The old Colts defense may have had their struggles, but no matter how many 100-yard rushers they allowed or early leads they blew, none of their failures could belittle the efforts of Freeney and Mathis, who somehow escaped that shameful era with their talent unquestioned and their legacies unscathed.
For a defense mainly consisting of players who’d probably prefer to be forgotten, that’s no small feat.
If you want a linebacker who strikes fear into the hearts of opposing running backs, go to Baltimore.
If, however, you want a linebacker who knows a thing or two about showmanship, choreography and jumping really high for no apparent reason any time he makes a tackle, Cato June is the defender you seek.
Cato June made the most of his time in Indianapolis, earning All-Pro honors in 2005 and helping the Colts win a championship the following season, but it’s not for winning awards or even being a reliable defender that June’s four-year stint will be remembered.
Any time Cato June was involved in a play, that play was promptly followed by an over-the-top celebration ritual, often when the play in question was largely insignificant and often when the Colts defense was playing so poorly at the time that the last thing they had any right to be doing was celebrating.
There’s nothing wrong with getting amped up when you make a play in the NFL, and to some extent there must be a level of excitement a player experiences during a game that can’t simply be turned off when it’s convenient.
But if you’re somehow under the impression one hard hit in the fourth quarter of a game you’ve otherwise barely competed in is really going to make up for the other three quarters you let slip away, you’re sorely mistaken and the fanbase that pays good money to see you play like a professional for 60 full minutes each week won’t be very happy about it, either.
Conventional wisdom says if you’ve got it, flaunt it.
Cato June wisdom?
Why that says you just go right ahead and flaunt it, case closed!
Gary Brackett is perhaps the biggest success story of the old Colts defense, and not because his talent was anything special, either.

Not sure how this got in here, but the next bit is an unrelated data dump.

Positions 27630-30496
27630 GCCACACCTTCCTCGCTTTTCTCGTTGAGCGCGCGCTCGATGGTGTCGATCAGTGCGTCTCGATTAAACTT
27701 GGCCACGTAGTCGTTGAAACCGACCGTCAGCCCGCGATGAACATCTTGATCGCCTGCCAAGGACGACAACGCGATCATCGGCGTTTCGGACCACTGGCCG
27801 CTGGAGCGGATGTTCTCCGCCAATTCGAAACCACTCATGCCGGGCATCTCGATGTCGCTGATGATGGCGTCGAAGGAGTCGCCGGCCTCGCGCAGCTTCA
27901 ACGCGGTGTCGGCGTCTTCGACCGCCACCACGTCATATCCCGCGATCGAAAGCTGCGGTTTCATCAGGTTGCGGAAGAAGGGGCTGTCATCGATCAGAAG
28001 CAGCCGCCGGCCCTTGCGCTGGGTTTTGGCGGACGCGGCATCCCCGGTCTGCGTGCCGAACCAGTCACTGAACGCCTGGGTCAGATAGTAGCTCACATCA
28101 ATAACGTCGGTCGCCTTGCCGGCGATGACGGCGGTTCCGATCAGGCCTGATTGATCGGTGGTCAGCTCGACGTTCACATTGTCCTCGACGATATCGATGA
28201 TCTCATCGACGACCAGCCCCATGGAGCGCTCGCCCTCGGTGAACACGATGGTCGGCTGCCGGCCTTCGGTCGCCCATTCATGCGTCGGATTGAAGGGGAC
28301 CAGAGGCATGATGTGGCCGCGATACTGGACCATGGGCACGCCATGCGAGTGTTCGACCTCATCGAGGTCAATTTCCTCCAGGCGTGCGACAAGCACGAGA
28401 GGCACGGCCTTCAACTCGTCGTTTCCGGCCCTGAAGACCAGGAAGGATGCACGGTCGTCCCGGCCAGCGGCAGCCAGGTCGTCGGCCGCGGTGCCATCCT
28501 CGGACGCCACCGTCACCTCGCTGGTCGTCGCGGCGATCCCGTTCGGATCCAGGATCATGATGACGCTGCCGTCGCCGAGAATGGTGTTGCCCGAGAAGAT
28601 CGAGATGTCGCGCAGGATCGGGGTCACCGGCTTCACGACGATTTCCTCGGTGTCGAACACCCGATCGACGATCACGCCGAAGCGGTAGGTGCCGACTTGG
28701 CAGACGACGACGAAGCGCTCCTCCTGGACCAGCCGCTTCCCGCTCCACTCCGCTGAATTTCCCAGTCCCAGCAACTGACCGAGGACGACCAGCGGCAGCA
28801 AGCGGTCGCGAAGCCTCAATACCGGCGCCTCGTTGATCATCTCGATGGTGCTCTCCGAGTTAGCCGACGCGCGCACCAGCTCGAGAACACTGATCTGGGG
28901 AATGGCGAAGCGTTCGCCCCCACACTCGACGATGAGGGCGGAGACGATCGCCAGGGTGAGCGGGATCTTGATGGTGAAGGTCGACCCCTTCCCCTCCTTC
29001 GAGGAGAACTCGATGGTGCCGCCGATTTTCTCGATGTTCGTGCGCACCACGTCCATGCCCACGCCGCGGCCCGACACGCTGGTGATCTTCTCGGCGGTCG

Brackett won Colts fans over because he showed up and he worked hard, plain and simple.
Not that showing up and working hard count as notable accomplishments or anything (for people who earn millions of dollars to play a game for a living they ought to just be a given, in fact) but by doing them consistently on a team that habitually struggled with them, Brackett was able to draw a sharp contrast between himself and his peers, and every single Colts fan eventually took notice.
From joining the team as an undrafted free agent in 2003 until his release this past offseason, Brackett appeared in 116 games, the most of any defensive Colt not named Dwight Freeney or Robert Mathis and almost twice as many as Rob Morris, the next closest linebacker, who appeared in just 62.
Thanks to Brackett’s dedication, persistence and remarkable ability to play entire seasons without having to reconstruct a body part or two at some point (at least until 2011, when we found out even Brackett was susceptible to the infamous injury bug that haunted Indianapolis for much of last decade) the veteran earned “Defensive Captain” honors in 2006 and a $33 million contract with the team in 2010.
Even though he was released just two years into that deal, the fact he ever even landed it is pretty amazing in its own right, and even though Brackett’s efforts never converted into any awards or national recognition, his value to the franchise that took a chance on him when no one else would was indisputable.
That value may not have been enough to keep any running back in the league from having the game of their career any time they played the Colts, but hey, sometimes you have to take what you can get.
As bad as the Indianapolis defense was over the last decade, there were two ways Colts fans could try to justify their wretched play.
Option No. 1: Accept that on a team led by Peyton Manning, an emphasis will always be placed on offense and the defense will suffer as a result.
Option No. 2: Recognize that the defense is built around Manning’s play style and although that may mean facing significant mismatches in the running game, it should ensure your team can close the deal when it matters most.
To some extent, both were true, and to some degree, they really did justify what was happening. An NFL team only has so much cash to distribute, after all, and even if the defense was getting outperformed by most of its opponents, it’s not like the Colts were losing those games. Indy won more games in the 2000’s than any team in any decade ever. What difference does it make how many yards they allowed?
Just because those justifications made sense doesn’t mean they excused the behavior, however, and for option No. 2 specifically, the notion that the defense buckled so often because it simply wasn’t built to play that way came as no consolation whatsoever.